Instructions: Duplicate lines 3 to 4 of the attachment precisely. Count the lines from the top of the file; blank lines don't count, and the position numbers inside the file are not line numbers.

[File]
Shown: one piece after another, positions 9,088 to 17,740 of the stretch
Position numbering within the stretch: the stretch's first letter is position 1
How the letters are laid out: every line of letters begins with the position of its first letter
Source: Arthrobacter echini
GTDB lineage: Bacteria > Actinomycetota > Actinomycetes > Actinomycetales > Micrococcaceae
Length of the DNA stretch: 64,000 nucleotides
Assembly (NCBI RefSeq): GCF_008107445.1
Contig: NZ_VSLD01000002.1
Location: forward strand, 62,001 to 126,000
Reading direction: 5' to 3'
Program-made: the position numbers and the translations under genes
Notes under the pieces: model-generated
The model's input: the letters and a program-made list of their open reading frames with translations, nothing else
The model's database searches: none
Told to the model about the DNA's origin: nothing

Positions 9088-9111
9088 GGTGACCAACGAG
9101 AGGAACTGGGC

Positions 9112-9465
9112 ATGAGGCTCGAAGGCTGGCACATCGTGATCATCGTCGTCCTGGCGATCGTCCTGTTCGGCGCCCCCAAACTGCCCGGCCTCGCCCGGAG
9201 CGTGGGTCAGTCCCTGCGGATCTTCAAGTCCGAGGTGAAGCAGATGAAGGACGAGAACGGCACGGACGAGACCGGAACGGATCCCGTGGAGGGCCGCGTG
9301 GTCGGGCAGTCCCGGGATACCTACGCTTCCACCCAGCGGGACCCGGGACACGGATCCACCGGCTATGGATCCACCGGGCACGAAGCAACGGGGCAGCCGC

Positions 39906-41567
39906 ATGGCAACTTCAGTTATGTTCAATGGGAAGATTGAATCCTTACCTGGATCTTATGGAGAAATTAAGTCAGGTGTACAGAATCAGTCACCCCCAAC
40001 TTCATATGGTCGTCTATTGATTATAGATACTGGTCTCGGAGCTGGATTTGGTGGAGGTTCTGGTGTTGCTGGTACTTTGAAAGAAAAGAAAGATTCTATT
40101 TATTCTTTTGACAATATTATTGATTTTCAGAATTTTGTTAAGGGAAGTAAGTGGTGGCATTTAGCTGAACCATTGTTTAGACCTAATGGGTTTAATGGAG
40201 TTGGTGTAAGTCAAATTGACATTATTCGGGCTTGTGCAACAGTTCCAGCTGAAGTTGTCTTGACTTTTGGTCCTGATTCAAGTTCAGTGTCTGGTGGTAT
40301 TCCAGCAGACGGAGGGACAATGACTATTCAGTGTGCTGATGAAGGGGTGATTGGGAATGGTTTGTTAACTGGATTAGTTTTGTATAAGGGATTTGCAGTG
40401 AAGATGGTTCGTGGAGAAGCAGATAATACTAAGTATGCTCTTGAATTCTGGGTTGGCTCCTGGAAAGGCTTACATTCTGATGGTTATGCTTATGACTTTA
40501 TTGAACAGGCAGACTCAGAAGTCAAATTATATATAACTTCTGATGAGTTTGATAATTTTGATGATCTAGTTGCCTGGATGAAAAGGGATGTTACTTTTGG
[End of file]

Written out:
How the letters are laid out: every line of letters begins with the position of its first letter
Source: Arthrobacter echini